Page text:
Some Texas lawmakers say foster care reforms are not happening fast enough

Some children in the Texas foster care program had to sleep in state offices.

On Tuesday, an update on legislation preventing that practice was provided by Jamie Masters. She is the new Commissioner for the Department of Family and Protective services.

"I took that to heart and can tell you there are no children in DFPS Offices," said Masters.

Members of a special Senate Committee on Child Protective Services wanted to know more about the reforms made during previous legislative sessions. 

The state foster care program is shifting from a large Austin-based bureaucracy to what’s called Community Based Care. The idea is to give local communities more say and more ownership in foster care. But the transition is far from over.

"If it’s not implemented, what are the consequences, well the consequence for the child is pretty obvious. They might die," said Committee Chairperson Senator Lois W. Kolkhorst (R) Brenham.

Some deaths, according to State Senator Jose Menendez (D) San Antonio, may have been prevented with a simple medical check up.

"Since 2020, 100 children have died in the state's welfare system and most have been attributed to ‘pre-existing medical conditions.’ We need to make sure things came be caught quickly if they are coming into our care it is our obligation to know what their health baseline is as we receive the children and for what do they need for their own welfare," said Menendez.

To address that health care lapse, every child in foster care is to have a medical screening within three days of entering the program. There is also a 24-hour rule requiring the notification of any doctor who treats a foster child when a relocation happens.

"So we've passed great Bills but are they being implemented, what’s your answer to that," asked Kolkhorst.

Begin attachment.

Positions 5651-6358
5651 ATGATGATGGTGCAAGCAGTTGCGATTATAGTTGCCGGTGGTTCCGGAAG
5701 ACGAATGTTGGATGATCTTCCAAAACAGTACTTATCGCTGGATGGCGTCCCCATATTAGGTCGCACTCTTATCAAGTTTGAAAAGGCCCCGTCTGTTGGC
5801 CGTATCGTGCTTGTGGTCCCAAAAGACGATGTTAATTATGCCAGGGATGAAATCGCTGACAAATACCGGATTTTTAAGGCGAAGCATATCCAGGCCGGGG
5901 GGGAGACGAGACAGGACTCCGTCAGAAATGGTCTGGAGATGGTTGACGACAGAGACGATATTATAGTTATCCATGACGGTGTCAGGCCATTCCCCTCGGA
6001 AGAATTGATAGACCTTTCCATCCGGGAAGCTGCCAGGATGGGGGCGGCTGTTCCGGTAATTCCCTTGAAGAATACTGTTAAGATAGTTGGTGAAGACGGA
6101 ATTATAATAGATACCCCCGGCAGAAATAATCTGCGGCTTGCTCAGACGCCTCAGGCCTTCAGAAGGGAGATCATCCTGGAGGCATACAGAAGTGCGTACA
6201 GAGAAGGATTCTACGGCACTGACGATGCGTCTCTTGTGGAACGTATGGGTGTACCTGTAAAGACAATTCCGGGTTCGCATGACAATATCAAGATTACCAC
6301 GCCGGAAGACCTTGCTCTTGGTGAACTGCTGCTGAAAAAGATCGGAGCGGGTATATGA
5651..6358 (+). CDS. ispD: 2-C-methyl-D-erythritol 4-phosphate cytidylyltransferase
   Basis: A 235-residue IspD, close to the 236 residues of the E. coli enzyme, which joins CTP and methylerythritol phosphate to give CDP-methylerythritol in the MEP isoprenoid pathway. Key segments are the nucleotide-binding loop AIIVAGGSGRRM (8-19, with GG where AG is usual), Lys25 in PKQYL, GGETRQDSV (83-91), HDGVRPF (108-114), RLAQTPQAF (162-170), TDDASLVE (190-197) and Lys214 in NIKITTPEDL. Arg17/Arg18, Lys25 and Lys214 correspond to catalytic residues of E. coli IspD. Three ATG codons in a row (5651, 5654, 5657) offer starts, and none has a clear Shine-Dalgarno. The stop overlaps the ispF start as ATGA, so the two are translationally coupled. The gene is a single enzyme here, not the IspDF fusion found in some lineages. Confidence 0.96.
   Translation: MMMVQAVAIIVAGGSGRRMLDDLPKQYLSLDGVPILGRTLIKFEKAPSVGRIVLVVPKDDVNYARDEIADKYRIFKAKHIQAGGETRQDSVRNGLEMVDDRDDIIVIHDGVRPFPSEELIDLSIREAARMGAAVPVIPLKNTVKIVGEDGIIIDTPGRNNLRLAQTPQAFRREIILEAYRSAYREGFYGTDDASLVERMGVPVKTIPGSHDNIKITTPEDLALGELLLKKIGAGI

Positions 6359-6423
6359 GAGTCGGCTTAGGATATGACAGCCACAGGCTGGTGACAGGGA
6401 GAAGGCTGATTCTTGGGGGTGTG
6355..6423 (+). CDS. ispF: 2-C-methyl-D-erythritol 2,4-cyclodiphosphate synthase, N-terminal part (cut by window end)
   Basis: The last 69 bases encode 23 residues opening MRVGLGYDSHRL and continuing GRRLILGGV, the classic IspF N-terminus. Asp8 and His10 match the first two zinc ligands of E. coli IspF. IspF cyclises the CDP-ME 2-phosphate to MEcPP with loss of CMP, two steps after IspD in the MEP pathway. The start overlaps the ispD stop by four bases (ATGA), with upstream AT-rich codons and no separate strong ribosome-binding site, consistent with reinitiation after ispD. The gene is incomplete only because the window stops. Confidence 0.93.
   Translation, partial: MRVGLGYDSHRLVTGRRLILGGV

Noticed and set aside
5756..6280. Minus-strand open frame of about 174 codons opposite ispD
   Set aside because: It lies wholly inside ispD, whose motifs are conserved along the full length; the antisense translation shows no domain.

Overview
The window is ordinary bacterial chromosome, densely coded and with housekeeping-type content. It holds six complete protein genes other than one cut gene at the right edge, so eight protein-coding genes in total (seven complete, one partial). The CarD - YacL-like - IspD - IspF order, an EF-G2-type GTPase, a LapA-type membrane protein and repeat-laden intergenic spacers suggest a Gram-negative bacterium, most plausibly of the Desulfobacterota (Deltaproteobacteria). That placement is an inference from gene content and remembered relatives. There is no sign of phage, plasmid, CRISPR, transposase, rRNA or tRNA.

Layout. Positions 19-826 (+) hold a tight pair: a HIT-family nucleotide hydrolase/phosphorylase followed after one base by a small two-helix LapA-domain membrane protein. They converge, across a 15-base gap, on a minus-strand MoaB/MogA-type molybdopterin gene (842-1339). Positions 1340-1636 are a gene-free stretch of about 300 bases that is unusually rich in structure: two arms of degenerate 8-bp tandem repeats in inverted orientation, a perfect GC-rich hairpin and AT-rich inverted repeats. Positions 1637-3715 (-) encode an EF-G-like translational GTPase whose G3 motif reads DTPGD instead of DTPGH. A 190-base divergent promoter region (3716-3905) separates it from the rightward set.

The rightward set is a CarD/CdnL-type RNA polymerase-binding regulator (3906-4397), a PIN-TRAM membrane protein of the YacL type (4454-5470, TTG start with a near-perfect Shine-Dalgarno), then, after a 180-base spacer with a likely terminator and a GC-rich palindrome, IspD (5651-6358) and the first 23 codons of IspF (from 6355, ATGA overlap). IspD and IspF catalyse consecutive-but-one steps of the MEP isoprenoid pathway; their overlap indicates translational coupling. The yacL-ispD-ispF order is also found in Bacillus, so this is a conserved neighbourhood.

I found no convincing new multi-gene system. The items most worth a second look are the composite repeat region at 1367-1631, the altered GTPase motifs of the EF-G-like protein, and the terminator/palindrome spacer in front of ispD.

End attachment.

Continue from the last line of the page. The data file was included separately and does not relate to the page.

The Associate Commissioner for CPS, Deneen Dryden, indicated the problem with complying with the notification rule is in the field and not the main office.

"It is still up to the caseworker to do their part," said Dryden.

Addressing that people problem, the committee was told, will require a technology fix.

"So a caseworker can’t just go into our current Class & Impact System and just say the child is here. They have a whole dissertation worth of information that they have to enter in with that, and when they are going form visits to visit and they are in their car sometimes they are in places with no access to internet, and just the struggles that come with just being able to do that, in a timely manner is something we are trying to address, with our current IT system," said Masters.

Committee members are also worried not enough is being done to help foster kids with mental and emotional problems. 

State Senator Charles Perry became frustrated when it sounded as if Masters was downplaying the number of foster kids with emotional problems. Perry reminded the agency managers that issues involving those children are a big part of the federal lawsuit filed against Texas. 

Lawmakers said they are growing tired of allocating money without seeing real reform happen and it’s unacceptable that the for some children the foster care program is only a pipeline to prison.